• Could join Ancient Roman legions
  • Many other rights and freedoms were granted to Ancient Roman citizens, although these freedoms and rights varied

Roman Women – Women of this time were the assumed responsibility of Male Roman Citizens. The oldest male was in charge of the family and made decisions regarding the household and family. Many of these women did have the same or similar rights as their husbands or parents. However, women were not even close to holding citizen status in Roman society. Ancient Roman women were not considered citizens but rather held in high regard and respect. In Ancient Rome women had few legal rights. Women were maybe a step above slaves where legal issues were concerned. Women were not allowed to vote or hold any type of official position. Wealthy women would sometimes fund religious ceremonies, festivals, or other types of events, but this was the limit to their involvement.

During the Ancient Roman Republic, women had limited rights and used marriage to align themselves with strong political men in hopes of securing a favorable future. During the Ancient Roman Empire, women were allowed more rights, but still not able to vote or hold office. However, women were allowed to own property, get a divorce, and even engage in business.

Roman Slaves – Ancient Roman slaves had no rights and were considered property although some slaves were paid a wage. As things changed in Ancient Rome, the Ancient Roman law made protections for slaves. However, it was very limited as compared to a Roman citizen. Some slaves were freed under manumission-This is when a slave owner frees his or her slaves. Slaves were freed for various reasons. If a slave owner died, Ancient Roman law dictated how many slaves could be freed.

Freedmen – Freedmen were former slaves who had gained their freedom in Ancient Rome. This freedom came in many forms. A slave owner could simply release their slave of duty and set them free. Another way a slave could be freed was by the will of a deceased owner. A deceased Roman citizen would put in their will that they wanted to grant freedom or manumission to their slave and it was granted. After a slave was free, they became Freedmen. Once a freedmen, a former slave could participate in Ancient Roman society . If a freedman or woman had children, they were considered free citizens.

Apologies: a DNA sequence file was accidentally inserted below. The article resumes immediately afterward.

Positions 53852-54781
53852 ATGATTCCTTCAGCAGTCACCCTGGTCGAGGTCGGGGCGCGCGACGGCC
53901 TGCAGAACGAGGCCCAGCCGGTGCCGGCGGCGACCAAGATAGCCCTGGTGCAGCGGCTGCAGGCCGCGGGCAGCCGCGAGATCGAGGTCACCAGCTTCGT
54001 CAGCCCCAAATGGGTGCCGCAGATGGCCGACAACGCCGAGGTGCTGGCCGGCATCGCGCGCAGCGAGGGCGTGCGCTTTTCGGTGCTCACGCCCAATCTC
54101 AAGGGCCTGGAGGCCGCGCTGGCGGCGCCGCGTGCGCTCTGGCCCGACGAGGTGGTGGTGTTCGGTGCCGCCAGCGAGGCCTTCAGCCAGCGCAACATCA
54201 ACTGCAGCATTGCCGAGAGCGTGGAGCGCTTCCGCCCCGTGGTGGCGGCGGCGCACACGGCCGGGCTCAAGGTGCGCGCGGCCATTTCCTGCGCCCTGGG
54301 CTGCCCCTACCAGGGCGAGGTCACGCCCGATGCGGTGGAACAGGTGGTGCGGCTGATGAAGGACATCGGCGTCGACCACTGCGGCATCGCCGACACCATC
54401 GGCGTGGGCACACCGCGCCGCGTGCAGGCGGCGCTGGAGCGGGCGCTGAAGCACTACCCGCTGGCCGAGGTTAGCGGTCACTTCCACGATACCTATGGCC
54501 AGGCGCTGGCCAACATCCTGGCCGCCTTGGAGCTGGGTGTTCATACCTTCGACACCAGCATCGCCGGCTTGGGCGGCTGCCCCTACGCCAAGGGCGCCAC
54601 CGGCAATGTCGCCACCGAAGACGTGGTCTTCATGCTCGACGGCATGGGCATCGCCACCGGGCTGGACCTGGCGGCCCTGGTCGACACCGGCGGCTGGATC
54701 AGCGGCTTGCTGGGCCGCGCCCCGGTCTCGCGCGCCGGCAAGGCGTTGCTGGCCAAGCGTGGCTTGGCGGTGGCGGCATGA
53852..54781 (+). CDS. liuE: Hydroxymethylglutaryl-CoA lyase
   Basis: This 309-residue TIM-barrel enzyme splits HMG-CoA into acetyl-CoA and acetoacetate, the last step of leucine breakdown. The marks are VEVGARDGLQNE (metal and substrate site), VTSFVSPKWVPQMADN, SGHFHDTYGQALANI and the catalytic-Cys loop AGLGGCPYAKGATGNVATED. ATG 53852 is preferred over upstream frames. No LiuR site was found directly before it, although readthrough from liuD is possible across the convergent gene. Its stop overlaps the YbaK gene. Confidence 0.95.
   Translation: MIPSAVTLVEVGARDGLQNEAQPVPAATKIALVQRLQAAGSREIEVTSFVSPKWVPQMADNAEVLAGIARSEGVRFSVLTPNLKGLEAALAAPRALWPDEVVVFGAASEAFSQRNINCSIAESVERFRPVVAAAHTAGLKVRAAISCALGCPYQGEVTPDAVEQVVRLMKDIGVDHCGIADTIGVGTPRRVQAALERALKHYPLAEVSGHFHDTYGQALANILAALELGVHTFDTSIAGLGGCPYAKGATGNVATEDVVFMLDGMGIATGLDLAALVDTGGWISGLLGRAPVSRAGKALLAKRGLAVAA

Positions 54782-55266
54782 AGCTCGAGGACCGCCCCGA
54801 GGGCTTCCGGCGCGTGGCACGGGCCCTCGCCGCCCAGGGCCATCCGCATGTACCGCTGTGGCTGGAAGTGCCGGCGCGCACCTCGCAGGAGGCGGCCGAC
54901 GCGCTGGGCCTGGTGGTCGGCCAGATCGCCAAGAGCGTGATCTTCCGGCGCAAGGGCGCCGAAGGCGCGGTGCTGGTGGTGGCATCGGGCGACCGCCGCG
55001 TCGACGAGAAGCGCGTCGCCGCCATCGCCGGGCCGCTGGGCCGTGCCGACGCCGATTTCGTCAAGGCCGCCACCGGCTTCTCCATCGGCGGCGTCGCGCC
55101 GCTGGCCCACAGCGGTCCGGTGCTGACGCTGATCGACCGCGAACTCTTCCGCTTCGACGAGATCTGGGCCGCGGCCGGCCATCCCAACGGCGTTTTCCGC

It should be noted that Ancient Rome went though many changes thought its vast Kingdom, Republic, and Empire. Depending on who was ruling or what form of government was in action depended heavily on what occurred. This meant that the law constantly changed, what it meant to be a citizen altered at times, and the meaning of things varied greatly throughout the Ancient Roman culture.

Allies, Colonies, and Conquered people – Ancient Roman Allies, Colonies, and Conquered people were granted a “minor” form of citizenship in order to Romanize the newly conquered lands. This allowed Ancient Rome to grant the idea of citizenship without the full benefits or power of a true full citizen of Ancient Rome. This citizenship allowed Ancient Rome to grow tremendously without too much trouble from conquered lands; as many of these people became Roman allies.

To read more on Ancient Roman voting and Civic Duty, click the link below.